Helen Waite, PhD student at Charles Sturt University has developed a new grapevine risk assessment tool, designed to reduce trunk diseases in grapevine cuttings.
Waite says that quite often, growers did not consider the quality of their planting material, which can lead to hefty costs later down the track.
"It's only when the vines don't grow well or fail within two years that they start to think about the quality of the planting material, but of course by then it has cost them a lot of time and money,'' she said.
"Unhealthy vines are less productive, they produce poorer quality fruit, they're harder to manage and therefore they cost a lot more money so it can sometimes threaten the sustainability of a vineyard.''
The traditional method of using a hot water treatment is effective to reduce disease according to Waite, but can also cause stress on the plant. Instead Waite is looking towards a system for grape vine propagation that can use hot water in an effective way.
Waite says that her research indicates the importance of handling and storing cuttings both before and after hot water treatment.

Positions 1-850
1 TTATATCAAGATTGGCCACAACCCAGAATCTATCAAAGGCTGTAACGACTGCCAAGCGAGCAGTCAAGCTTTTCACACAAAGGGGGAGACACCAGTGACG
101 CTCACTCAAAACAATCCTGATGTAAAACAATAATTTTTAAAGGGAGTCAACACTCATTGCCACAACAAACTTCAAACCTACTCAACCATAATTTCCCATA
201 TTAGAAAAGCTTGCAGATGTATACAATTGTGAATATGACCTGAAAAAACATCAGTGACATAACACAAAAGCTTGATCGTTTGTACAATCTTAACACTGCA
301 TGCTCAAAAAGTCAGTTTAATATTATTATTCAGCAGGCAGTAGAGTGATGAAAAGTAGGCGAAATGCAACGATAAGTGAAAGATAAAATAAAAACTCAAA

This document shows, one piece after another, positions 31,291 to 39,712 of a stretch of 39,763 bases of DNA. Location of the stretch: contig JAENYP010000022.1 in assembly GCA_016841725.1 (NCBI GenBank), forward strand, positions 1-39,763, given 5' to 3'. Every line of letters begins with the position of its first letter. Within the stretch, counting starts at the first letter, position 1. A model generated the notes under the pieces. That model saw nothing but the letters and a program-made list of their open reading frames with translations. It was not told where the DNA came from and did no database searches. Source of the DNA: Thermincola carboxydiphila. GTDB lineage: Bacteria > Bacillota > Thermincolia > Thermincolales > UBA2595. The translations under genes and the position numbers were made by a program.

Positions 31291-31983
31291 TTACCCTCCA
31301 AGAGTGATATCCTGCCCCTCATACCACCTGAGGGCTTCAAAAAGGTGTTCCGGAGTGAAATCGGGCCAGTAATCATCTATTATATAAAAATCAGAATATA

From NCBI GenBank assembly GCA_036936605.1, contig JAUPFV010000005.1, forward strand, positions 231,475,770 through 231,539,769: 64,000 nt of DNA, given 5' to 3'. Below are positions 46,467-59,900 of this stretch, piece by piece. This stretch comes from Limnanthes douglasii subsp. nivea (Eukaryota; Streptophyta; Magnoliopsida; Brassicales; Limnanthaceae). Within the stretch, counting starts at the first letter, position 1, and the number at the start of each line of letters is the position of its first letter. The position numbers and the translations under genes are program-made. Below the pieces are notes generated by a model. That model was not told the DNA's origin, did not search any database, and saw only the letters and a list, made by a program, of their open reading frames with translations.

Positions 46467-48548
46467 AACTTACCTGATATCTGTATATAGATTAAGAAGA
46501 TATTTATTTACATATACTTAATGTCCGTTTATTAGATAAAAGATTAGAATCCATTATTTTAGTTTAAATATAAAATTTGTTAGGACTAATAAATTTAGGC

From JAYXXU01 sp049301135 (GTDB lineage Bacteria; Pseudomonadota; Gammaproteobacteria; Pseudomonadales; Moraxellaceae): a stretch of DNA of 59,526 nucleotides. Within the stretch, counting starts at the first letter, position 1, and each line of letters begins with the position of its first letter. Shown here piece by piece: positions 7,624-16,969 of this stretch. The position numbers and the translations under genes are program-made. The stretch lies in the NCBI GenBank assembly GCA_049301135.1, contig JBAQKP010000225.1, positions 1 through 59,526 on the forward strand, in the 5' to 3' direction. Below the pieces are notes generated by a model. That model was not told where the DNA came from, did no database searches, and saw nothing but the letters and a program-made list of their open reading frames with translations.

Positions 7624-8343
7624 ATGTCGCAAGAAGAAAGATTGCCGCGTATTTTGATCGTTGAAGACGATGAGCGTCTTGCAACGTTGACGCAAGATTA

"If we put them straight into cold storage in sealed plastic bags after treatment it basically suffocates the plant,'' she said.
"It's also got to do with how far into the winter they are treated. If it's close to spring and they have started to come out of dormancy then the cuttings are much more susceptible to damage in hot water treatment."
Waite has developed a risk assessment spread sheet will provide grape growers with more information on what there are planting, and her research has led to the development of a set of guidelines for hot water treatment of cuttings to be trialled this year at an Australian nursery.
"The grower can open the package, look at the bundle of vines, use the assessment criteria to get a score, then sample some vines, peeling the bark off and dissecting the vines to look for disease,'' she said. "That combined with an examination of the paperwork will give an overall score of the risk of planting that material."
“It’s difficult to change practises at a time when they’re not selling much product due to the down-turn in the wine industry but there has been a new willingness on the part of the nurseries, and the vine improvement schemes who supply the cuttings, to change what they are doing to ensure there’s a better product coming out of the system,” she said.